There are some appendices to take a look at, though: The first deals with PC reincarnation, as resurrection etc. don’t work in Kaidan and reformation as a malevolent spirit (yurei), a tamashinaki or even inflict a Kaidanese with mind fever, supplanting him/her. This process also may entail foreign memories and the appendix also features a great mechanic for tracking karma and rebirth. We also get 2 new monsters and of course, full stats for the two featured tamashinaki, 4 pre-gens and a two page glossary/pronunciation guide to help a GM properly display the culture of Kaidan.
Layout adheres to the beautiful full-color, bamboo-lined standard we already know from “In the Company of Kappa” and goes a long way to convey the unique atmosphere of Kaidan. Editing and formatting are very good – I only noticed one minor editing glitch and one minor formatting relic. When I started reading the sections on Gaijinoshima, I was rather underwhelmed with regards to the horror-aspect of the setting, but don’t be fooled – this part of the adventure serves to accustom the PCs with Kaidan and the subsequent horror-encounters are demented, dark and deadly and rank among the finest I’ve read in quite a while – Kaidan manages to walk the tight rope between horror and fantasy with a deceptive ease and furthermore accomplishes the feat of being unique and captivating as both a setting and an adventure.
Fans of Ravenloft HAVE to check this out. Fans of Gothic Horror should check this out. Fans of the darker aspects of Japanese folklore and mythology have to check this out. Have I mentioned that I love the extensive map support and the stunning, awesome b/w-artworks that rank among the best I’ve seen in 3pp books? Can you guess my final verdict? Yup, I award full 5 stars and the Endzeitgeist seal of approval – Jonathan McAnulty, Michael K. Tumey and the crew at RiP has done an awesome job of going out of their way to provide a premium quality horror-adventure of the highest caliber.
But perhaps you don’t want to jump in head first into the trilogy? Well, why not check out the FREE Kaidan module
This adventure is 40 pages long, 1 page front cover, 1 page editorial, 1 page ToC, 7 pages advertisement, 1 page back cover and 1 page SRD, leaving 28 pages of content for the adventure, so let’s check it out, shall we?
This being an adventure-review, the following contains SPOILERS. Potential players might want to skip to the conclusion!
Still here? All righty!
Frozen Wind takes place in Kaidan (though any monastery/Asian-themed setting will do) and offers what I’ve come to love from the series – a brand of Japanese Gothic horror we rarely, if ever, see in RPGs.
The PCs arrive at the monastery when the chill of winter/ice-cold temperatures catch up with them (or due to personal reasons) and are shown their sleeping quarters. The adventure wastes no time, as the PCs are awakened by gaps of the dying – frost-coated monks suddenly convulse as their souls are ripped from their body (which coats them in frost in this particular instance) and the PCs are left in a suddenly very cold monastery – all the fires have gone out. The PCs should probably look for firewood and a way to keep warm while figuring out what exactly has happened.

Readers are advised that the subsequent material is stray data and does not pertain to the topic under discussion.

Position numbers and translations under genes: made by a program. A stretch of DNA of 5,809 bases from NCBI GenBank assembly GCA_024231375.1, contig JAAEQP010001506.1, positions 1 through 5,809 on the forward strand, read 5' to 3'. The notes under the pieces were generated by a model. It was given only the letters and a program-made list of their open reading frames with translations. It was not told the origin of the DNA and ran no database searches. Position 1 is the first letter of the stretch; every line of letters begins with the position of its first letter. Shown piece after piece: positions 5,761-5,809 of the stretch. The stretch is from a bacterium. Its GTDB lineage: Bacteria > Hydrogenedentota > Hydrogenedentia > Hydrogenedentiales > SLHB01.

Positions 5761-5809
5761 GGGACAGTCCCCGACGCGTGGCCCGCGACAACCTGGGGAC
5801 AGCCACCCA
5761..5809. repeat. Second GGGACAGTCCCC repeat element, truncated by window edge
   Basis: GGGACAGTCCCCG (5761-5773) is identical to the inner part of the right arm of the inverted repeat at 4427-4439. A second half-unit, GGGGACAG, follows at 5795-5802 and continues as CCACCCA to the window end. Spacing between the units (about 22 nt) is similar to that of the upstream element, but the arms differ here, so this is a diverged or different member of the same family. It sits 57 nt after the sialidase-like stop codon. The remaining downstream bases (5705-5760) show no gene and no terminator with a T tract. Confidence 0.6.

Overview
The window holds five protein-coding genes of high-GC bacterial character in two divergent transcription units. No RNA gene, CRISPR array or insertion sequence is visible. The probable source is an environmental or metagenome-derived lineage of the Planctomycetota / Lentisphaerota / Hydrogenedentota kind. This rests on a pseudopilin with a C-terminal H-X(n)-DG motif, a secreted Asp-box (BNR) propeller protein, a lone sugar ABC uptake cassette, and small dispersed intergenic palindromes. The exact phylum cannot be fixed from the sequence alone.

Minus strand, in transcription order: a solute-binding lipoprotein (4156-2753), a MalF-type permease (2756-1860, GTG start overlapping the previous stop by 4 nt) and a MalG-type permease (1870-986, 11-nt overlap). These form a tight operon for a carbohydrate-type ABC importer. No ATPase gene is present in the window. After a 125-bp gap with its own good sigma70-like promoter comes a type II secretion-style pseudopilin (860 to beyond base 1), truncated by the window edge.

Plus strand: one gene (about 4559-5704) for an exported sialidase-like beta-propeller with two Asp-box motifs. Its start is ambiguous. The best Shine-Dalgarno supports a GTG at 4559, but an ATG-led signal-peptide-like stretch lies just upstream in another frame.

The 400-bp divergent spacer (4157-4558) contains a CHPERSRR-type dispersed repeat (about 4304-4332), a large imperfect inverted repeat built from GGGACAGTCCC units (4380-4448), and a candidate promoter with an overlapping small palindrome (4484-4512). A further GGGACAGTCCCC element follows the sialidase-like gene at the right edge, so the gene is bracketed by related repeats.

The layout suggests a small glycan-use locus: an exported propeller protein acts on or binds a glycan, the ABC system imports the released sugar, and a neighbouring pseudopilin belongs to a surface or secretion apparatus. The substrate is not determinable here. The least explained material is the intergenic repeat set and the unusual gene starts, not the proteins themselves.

Essentially, the monastery is a huge trap as the supposedly benign Kami it is devoted to actually turns out to be a Yuki-Onna who made the founder pledge the souls of the monks to her before making him forget this whole deal. Subsequently, her Koori-no-Oni (Ice-Oni) are the first opposition the PCs will have to contend with in an otherwise rather silent monastery – after all, the monks are now all dead. Once they have concluded this first act, the monks rise from the dead as frozen undead and seek to annihilate the PCs, who should at this point not only be fighting against the dread creatures, but also against the growing cold – survival horror at its best. Somewhere in the monastery, the Yuki-Onna awaits them for the first showdown and should they defeat her, she tries to escape and seeks to summon a dread ice-kami which (along round 2 against her) makes for the final showdown. The impending summoning of the dread Kami makes for an additional counter that urges the PCs to keep up the pace and not waste any time – if she manages to summon the huge ice-bear, the PCs will have a serious problem on their hands.
The pdf concludes with 3 new monsters (one of which is a template), 6 pregenerated characters (each on his/her own page – ready to just be printed out and handed to your players) and gamemaster aids, to be precise, a temperature tracker and a summoning tracker for the Kami as well as a scoring sheet if you want to run this a convention scenario.
Editing and formatting are ok – while I did notice some glitches and would usually detract half a star/a star, this adventure is free and easily usable as written. Layout adheres to the beautiful 2-column full-color, bamboo-lined Kaidan-standard and the artworks are mostly thematically-fitting, Japanese stock, but do actually contain some original pieces of gorgeous artwork – not something I would have expected in a free pdf! The pdf is also extensively bookmarked.
Special mention should be given to the presentation of the monastery, as it continues to change during the course of the adventure – thankfully, the beautiful full-color map helps picturing the monastery. The pregenerated characters all come with special missions they can complete in the monastery and the gamemaster helps mean that you can run this scenario with a minimum of preparation. While this is a convention scenario, it does not feel like one, but rather like a full-blown, regular adventure, that does benefit from using the pregens, but could easily be run in your home-game. Personally, my sadism will make me reanimate all fallen foes after 1d6 rounds, making this adventure even more lethal, but that’s just my preference. What can I say? This adventure surpasses many commercial adventures in quality and atmosphere and is free – essentially a no-brainer, especially at this time of the year. If you’re still looking for a nice adventure for Halloween, dl Frozen Wind- it’s worth the HD-space and if you like what you see there, check out the other Kaidan adventures – they’re awesome as well! Kudos to Jonathan McAnulty, Michael K. Tumey and Steven D. Russell for giving this quality adventure away for free – my final verdict will be 5 stars. (If it weren’t free, it still would be 4 stars, without glitches 4.5 or even 5 depending on the hypothetical price.)
Now, If you’ve read the reviews and checked out the free module, you might wish to check out the kickstarter for the Kaidan Campaign Setting – the project’s already funded and it has some unbeatable deals to get all Kaidan-files in one fell swoop!
As always, thank you for reading my ramblings, we’ll see me alternate between this and another great trilogy in the next couple of days!